Suboptimal Optimisations

While theoretical performance and asymptotic runtimes are nice, they don't take constant factors into account. Sadly, microbenchmarks doesn't represent real world performance well either. To benchmark data structure and algorithm implementations for real world usage, one should do it in a real program in order to get realistic input and the memory structure of a program.

As you usually would like to compare speed of one implementation compared to another, this may actually be slightly problematic. While it is easy to compare the absolute difference between implementations, it is hard to compare the relative difference: All implementations have overhead from I/O and other computations not directly related to the data structure or algorithm itself. It's usually possible to remove some I/O overhead from timings, but the computational overhead is difficult to get rid of without making the program unrealistic.

One way of figuring out the relative performance, is by making dummy programs. The dummy program does the exact same computation, but without any data structure in place. One problem is that such a program generally does, well, nothing. Compilers may see that these parts of the program is effectively dead code, and removes those parts. To avoid dead code elimination, one tends to replace data structure operations with an expression incrementing a counter or something similar. To avoid the counter itself to be considered dead, you usually return it from functions, and keep it volatile in the main function.

I did this for a (naive) parallel grep implementation, where each core ran completely independent of other cores. Imagine my surprise when the dummy program was a tiny bit slower than one of the data structure programs!

Obviously, having superlinear speedup on a much more expensive task than incrementing an integer gave off some warning lights. I probably made a mistake somewhere, where I modified more than just the data structure function calls. But no, only the calls were replaced. Well, perhaps the data structure implementation for some reason optimises better? Unfortunately, optimisations modify the programs somewhat, but there is no difference between the programs which implies that the real program is more efficient than the dummy. So what could be the issue?

Hardware and Memory

Light Cycles "Light Cycles" by Jason Samfield, CC-BY-NC-SA 2.0

At this point, I guessed that there was some subtle hardware performance trick which doesn't activate when the dummy program runs. Cache trashing? Nope, the dummy reduces the possibility of that. Branch misprediction? Nope, the dummy just removes a lot of those.

After some head scratching I finally figured out the underlying reason, which lies within the simplified code snippet below. The code is ran in parallel on all cores, and line_matches is not sharing any state across the threads. See if you can spot the reason before you read on!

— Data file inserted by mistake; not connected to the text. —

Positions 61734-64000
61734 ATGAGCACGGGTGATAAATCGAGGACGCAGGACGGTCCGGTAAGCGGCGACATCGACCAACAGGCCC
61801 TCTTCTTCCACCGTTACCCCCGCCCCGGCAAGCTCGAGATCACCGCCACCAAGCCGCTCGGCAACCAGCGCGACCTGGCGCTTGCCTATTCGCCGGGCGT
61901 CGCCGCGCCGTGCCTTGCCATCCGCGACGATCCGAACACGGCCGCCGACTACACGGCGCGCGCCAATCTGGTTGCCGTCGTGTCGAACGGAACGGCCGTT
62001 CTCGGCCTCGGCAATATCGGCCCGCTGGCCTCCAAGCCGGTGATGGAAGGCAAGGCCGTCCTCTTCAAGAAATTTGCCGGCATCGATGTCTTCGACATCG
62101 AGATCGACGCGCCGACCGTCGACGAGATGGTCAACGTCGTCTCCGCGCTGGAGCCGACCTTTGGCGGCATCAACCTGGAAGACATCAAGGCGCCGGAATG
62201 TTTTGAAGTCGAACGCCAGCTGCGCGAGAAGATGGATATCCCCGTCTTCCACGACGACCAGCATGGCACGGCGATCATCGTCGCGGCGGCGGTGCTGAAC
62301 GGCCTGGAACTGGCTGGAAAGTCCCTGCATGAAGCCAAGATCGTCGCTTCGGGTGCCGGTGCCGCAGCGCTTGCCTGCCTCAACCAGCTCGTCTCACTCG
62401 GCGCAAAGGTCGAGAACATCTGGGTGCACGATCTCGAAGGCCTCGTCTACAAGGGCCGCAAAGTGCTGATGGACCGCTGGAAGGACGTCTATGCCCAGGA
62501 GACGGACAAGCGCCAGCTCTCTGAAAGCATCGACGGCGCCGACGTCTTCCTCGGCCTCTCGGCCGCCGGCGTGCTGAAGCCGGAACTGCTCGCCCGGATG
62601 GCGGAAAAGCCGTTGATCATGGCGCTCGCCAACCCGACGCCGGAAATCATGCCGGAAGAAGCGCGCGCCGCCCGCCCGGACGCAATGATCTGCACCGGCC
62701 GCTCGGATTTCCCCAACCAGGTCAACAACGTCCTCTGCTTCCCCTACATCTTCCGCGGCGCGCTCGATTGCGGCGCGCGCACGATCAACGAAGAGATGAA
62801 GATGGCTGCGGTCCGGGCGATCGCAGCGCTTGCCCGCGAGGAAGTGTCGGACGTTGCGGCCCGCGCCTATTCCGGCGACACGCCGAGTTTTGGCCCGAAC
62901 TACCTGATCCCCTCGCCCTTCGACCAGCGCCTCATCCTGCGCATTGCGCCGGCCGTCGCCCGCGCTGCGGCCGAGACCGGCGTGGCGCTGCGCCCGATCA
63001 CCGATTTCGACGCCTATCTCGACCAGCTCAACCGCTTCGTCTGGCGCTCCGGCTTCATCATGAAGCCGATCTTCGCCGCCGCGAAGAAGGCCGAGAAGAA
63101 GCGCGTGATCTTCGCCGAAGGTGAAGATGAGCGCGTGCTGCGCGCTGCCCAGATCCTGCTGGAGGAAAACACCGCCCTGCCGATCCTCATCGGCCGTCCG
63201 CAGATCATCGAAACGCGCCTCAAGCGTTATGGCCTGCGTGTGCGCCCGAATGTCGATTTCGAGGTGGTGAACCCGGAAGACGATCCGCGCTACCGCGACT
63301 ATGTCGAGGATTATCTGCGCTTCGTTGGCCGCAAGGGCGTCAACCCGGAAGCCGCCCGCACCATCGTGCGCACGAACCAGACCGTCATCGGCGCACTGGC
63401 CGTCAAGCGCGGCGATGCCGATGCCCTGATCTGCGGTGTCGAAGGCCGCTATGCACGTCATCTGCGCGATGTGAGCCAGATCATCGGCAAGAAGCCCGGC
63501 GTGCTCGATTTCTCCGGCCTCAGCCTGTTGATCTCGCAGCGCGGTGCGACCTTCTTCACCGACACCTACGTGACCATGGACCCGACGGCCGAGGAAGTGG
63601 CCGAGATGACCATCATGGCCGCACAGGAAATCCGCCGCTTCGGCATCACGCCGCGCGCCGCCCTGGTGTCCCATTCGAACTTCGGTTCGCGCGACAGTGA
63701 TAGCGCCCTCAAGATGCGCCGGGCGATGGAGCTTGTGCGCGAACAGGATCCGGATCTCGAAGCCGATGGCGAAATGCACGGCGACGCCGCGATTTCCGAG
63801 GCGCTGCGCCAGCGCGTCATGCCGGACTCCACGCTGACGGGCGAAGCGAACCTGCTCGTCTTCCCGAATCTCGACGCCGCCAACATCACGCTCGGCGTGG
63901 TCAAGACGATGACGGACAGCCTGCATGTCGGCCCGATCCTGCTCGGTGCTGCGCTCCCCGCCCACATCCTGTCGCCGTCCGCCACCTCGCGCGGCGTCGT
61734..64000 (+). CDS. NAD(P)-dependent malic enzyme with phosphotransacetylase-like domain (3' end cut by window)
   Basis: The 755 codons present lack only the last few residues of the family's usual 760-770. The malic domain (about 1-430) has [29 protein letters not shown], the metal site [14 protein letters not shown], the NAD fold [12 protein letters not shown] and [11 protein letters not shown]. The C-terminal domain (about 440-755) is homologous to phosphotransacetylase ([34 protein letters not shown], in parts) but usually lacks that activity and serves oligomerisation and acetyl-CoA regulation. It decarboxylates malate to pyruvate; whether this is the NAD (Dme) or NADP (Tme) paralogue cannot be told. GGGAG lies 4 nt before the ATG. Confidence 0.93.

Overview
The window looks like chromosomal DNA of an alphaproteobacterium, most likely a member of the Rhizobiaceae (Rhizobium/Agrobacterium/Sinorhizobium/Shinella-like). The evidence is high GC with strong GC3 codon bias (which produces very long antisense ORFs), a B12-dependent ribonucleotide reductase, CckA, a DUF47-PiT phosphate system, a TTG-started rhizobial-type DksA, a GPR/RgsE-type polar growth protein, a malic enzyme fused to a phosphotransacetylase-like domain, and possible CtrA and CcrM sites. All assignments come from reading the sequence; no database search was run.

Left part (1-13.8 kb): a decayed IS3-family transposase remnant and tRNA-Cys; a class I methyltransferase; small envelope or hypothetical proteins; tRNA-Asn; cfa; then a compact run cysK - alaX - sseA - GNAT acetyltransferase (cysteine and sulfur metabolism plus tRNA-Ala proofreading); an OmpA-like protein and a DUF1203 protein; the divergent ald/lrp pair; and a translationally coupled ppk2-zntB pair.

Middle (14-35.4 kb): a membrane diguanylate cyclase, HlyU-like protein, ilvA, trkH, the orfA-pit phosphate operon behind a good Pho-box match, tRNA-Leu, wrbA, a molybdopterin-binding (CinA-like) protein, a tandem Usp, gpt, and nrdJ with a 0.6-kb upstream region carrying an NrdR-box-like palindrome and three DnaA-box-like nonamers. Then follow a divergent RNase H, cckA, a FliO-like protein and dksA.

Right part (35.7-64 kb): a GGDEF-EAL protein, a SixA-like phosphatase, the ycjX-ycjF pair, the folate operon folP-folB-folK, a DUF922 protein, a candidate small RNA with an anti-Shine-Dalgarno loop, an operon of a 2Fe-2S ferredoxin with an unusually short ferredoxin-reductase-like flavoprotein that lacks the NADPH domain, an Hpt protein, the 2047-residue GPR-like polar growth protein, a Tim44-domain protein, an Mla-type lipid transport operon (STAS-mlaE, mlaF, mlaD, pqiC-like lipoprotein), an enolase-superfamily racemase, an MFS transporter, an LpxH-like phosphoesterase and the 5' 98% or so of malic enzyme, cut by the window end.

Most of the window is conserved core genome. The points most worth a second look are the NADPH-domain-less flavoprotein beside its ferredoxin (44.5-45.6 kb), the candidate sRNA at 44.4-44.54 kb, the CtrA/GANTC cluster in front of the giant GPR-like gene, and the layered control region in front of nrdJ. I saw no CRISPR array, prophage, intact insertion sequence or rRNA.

// values and variables set up here
const uint32_t own_tid = input->own_tid; // thread id
uint32_t *output_arr = input->output_arr;

uint32_t contained_lines = 0;

for (uint32_t line_idx = from; line_idx < to; line_idx++) {
  // input arguments is setup here
  if (line_matches(input_arguments)) {
    contained_lines++;
  }
}

output_arr[own_tid] = contained_lines;

There are several optimisations done in this piece of code here, but the only one which affects performance negatively is a variable elimination: contained_lines was removed, and operations was directly performed on output_arr[own_tid]. In effect, the resulting semantics was something like this:

// values and variables set up here
const uint32_t own_tid = input->own_tid; // thread id
uint32_t *output_ptr = &input->output_arr[own_tid];

*output_ptr = 0;

for (uint32_t line_idx = from; line_idx < to; line_idx++) {
  // input arguments is setup here
  if (line_matches(input_arguments)) {
    (*output_ptr)++;
  }
}

People knowing how caches work on multicore processors should see what happens here: Heavy cache invalidation. As cache lines on modern processors are either 64 or 128 bytes long, all output values in the output array will be contained inside a single cache line. And since all cores have their own L1 cache, a write to that cache line means all other cores must update it to ensure cache coherence. In general, it's not incredibly expensive. In this case, however, it accumulated and made it slower than the real program.

Volatility

Nitroglycerin Crate (Untitled) by Tomas Hellberg, CC-BY-NC-SA 2.0

So, how can we speed up the dummy program? Essentially, what you have to do to reduce the cache invalidations is to remove the variable elimination. It is, in fact, possible to do this through malloc:

// values and variables set up here
const uint32_t own_tid = input->own_tid; // thread id
uint32_t *output_arr = input->output_arr;

uint32_t *contained_lines = malloc(sizeof(uint32_t));
*contained_lines = 0

for (uint32_t line_idx = from; line_idx < to; line_idx++) {
  // input arguments is setup here
  if (line_matches(input_arguments)) {
    (*contained_lines)++;
  }
}

output_arr[own_tid] = *contained_lines;
free(contained_lines);

Curiously, this runs faster than the original version. It isn't the optimal solution, however: In this case, turning output_arr into a volatile variable solves the problem better. Even though volatility is generally signalled to mean that the variable can change contents or be read by others, it also removes optimisations. This is generally what you want, but be a bit careful: Data structure operations can, in theory, be optimised more heavily than volatile variables. As long that doesn't happen, volatile away!

Tagged with: bugs.